toronto stage 3

This is what will remain closed during Stage 3 in Toronto

More than four months after the COVID-19 pandemic first prompted a state of emergency, shutting down all non-essential businesses and services in Ontario, the City of Toronto will finally return to some semblance of normal this Friday.

The provincial government announced Wednesday morning that Toronto and Peel Region — two of the last three public health regions that remain in Stage 2 of the economic reopening process — would be allowed to enter Stage 3 on July 31 at 12:01 a.m. 

According to the province's framework document, "nearly all businesses and public spaces will reopen" under Stage 3, "as long as they follow the public health advice and workplace safety guidance necessary to keep everyone safe."

Gyms, bars, theatres, casinos, event venues and the dine-in areas of restaurants and cafes may all resume operations on Friday in Toronto, though it's up to each business owner to ensure that they can do so safely.

Some high-risk venues and activities will remain closed, however, until public health officials determine that COVID-19 is no longer spreading among members of the community.

The list of places and activities deemed "not yet safe to open" in Ontario under Stage 3 are:
  • Amusement parks and water parks
  • Buffet-style food services
  • Dancing at restaurants and bars, other than by performers hired by the establishment who follow specific requirements
  • Overnight stays at camps for children
  • Private karaoke rooms
  • Prolonged or deliberate contact while playing sports
  • Saunas, steam rooms, bath houses and oxygen bars
  • Table games at casinos and gaming establishments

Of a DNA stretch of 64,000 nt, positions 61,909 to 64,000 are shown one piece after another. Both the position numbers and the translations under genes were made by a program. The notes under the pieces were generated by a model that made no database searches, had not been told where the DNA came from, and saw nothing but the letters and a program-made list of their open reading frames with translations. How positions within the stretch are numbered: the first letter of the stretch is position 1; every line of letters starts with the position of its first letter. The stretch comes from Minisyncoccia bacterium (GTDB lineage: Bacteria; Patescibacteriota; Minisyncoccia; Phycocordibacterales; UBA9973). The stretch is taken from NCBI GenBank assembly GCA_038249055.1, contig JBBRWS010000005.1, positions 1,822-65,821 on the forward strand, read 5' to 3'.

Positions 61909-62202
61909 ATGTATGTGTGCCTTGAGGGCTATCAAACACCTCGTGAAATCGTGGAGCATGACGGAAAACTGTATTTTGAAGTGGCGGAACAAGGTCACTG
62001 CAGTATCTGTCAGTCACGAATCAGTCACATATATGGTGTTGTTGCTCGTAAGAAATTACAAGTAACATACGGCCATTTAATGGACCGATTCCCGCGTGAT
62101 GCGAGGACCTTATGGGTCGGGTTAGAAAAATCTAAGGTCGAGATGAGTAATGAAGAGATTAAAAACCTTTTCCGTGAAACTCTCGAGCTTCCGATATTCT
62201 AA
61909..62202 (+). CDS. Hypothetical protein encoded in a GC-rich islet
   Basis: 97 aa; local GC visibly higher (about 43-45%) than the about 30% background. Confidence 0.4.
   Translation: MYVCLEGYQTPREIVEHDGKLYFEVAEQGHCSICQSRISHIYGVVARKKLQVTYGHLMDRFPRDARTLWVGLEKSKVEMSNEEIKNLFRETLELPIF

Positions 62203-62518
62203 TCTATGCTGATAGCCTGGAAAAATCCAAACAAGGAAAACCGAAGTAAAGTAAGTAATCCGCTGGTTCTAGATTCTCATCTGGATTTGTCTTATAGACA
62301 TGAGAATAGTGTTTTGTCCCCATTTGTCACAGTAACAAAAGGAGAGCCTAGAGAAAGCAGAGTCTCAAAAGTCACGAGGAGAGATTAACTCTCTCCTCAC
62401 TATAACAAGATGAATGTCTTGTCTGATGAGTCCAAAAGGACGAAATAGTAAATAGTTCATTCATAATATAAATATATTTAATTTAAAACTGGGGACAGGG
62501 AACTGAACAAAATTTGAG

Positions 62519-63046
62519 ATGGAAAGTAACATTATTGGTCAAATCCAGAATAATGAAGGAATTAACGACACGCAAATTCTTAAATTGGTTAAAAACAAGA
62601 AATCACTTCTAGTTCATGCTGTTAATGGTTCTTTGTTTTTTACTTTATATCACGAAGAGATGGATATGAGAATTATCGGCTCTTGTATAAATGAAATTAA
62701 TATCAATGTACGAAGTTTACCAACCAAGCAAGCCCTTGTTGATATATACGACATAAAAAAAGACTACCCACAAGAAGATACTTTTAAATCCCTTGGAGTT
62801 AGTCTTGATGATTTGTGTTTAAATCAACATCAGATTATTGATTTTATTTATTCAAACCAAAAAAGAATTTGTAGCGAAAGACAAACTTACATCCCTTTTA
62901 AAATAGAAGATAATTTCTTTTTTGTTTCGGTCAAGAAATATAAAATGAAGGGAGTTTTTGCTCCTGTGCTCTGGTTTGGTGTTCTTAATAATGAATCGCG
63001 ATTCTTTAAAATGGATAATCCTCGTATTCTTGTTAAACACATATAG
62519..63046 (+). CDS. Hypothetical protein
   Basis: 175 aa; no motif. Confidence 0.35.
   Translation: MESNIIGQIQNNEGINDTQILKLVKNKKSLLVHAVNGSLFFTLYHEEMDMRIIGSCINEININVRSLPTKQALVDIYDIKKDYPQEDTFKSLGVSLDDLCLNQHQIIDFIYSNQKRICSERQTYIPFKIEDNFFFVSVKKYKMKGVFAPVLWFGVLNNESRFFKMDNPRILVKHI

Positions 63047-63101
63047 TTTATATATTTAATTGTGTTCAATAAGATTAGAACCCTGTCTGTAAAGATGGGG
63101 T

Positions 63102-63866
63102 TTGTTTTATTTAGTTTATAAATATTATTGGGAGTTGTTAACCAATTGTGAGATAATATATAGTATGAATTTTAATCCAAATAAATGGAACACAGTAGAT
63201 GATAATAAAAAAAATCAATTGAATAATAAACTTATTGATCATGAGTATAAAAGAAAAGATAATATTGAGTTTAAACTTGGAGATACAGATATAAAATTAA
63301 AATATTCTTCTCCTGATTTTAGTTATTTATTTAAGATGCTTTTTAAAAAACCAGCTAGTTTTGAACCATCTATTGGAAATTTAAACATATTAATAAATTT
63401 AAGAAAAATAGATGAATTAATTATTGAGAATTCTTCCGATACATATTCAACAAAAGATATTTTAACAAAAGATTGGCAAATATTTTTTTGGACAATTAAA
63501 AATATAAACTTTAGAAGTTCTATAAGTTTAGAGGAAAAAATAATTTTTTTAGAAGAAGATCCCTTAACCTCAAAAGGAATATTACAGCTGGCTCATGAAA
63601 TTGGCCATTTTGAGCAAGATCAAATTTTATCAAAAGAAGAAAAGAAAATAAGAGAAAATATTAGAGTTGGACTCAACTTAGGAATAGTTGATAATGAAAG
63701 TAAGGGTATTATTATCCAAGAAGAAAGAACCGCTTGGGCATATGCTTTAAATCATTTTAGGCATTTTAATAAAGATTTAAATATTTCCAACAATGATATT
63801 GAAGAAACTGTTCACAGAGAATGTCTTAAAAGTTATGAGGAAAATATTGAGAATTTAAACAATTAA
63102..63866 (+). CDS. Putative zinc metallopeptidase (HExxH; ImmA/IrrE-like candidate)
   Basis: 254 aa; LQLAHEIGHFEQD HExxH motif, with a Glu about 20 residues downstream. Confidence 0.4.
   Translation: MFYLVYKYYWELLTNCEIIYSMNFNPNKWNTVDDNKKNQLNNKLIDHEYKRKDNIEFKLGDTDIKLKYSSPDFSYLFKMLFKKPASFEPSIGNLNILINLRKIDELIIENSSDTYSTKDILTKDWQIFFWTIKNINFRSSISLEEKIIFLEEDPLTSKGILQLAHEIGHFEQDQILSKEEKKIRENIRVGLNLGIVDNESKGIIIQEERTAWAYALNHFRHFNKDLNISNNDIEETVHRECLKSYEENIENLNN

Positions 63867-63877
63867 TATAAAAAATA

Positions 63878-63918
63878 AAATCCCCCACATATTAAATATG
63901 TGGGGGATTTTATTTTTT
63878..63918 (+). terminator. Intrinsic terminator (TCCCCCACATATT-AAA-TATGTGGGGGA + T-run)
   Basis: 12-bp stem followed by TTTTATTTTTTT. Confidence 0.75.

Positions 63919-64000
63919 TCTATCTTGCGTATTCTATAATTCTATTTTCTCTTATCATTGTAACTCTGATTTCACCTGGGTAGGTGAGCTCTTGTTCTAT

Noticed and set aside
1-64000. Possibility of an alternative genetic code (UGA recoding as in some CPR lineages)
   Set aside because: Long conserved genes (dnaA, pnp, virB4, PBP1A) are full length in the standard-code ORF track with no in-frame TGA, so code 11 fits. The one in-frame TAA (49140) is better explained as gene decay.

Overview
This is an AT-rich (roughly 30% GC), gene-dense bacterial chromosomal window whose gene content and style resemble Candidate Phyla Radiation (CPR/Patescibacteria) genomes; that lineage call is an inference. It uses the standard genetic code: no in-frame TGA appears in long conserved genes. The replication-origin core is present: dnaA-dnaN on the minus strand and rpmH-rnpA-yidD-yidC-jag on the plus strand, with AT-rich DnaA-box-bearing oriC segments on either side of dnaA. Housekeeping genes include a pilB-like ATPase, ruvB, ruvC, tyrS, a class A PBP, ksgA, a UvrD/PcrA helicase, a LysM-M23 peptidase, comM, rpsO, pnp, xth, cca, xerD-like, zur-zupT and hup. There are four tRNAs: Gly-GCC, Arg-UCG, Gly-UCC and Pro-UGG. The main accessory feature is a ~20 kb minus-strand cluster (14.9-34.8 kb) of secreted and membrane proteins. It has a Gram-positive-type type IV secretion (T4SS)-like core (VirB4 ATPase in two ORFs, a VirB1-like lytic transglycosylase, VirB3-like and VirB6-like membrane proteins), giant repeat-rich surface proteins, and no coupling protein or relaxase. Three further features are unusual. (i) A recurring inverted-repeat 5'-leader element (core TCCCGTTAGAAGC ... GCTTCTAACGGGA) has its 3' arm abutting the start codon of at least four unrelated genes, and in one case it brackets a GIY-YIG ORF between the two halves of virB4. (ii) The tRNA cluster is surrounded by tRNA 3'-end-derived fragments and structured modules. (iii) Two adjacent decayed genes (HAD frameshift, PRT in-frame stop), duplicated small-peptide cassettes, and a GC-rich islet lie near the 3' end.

In addition to businesses that must remain closed, the province has identified a number of settings in which a maximum capacity of 100 people outdoors or 50 people indoors must be maintained throughout the duration of Stage 3.

Settings in which strict gathering limits still apply are:
  • All organized or spontaneous indoor and outdoor events and social gatherings (e.g., parties, fundraisers, fairs, wedding receptions, funeral receptions)
  • Casinos, bingo halls and gaming establishments
  • Concerts and live shows, including performing arts
  • Convention centres and other meeting or event spaces
  • Facilities for sports and recreational fitness activities (e.g., gyms, fitness studios)
  • Festivals
  • Recreational attractions, courses and instruction (e.g., fitness classes, music lessons, tutoring)
  • Movie theatres
  • Real estate open houses
  • Sporting and racing events
  • Tour and guide services (including boat tours)

Regardless of whether or not a business is allowed to reopen, physical distancing remains a requirement everywhere for all people who are not from the same household or social circle.

"More businesses and services are able to reopen thanks to the collective efforts of all Ontarians to limit the spread of the virus," said Ontario Minister of Health Christine Elliott Wednesday morning in a release announcing Toronto's impending advancement to Stage 3.

"No matter which stage a region is in, everyone needs to continue to follow public health advice to protect themselves, their families and community."

Lead photo by

Hector Vasquez

Join the conversation Load comments

Latest in City

People in Midtown Toronto to hold protest against new homeless shelters this weekend

Toronto Police warn of creepy man in white SUV harassing women

At least 4 more international flights with cases of COVID-19 arrived in Toronto recently

This is what Toronto's waterfront looked like in the 1970s

How Toronto neighbourhoods got their names

Controversial cannabis chain rebrands all stores in Canada after backlash over Hobo name

Child at Toronto day camp tests positive for COVID-19

Toronto anti-maskers say Cherry Beach chainsaw guys destroyed their DJ booth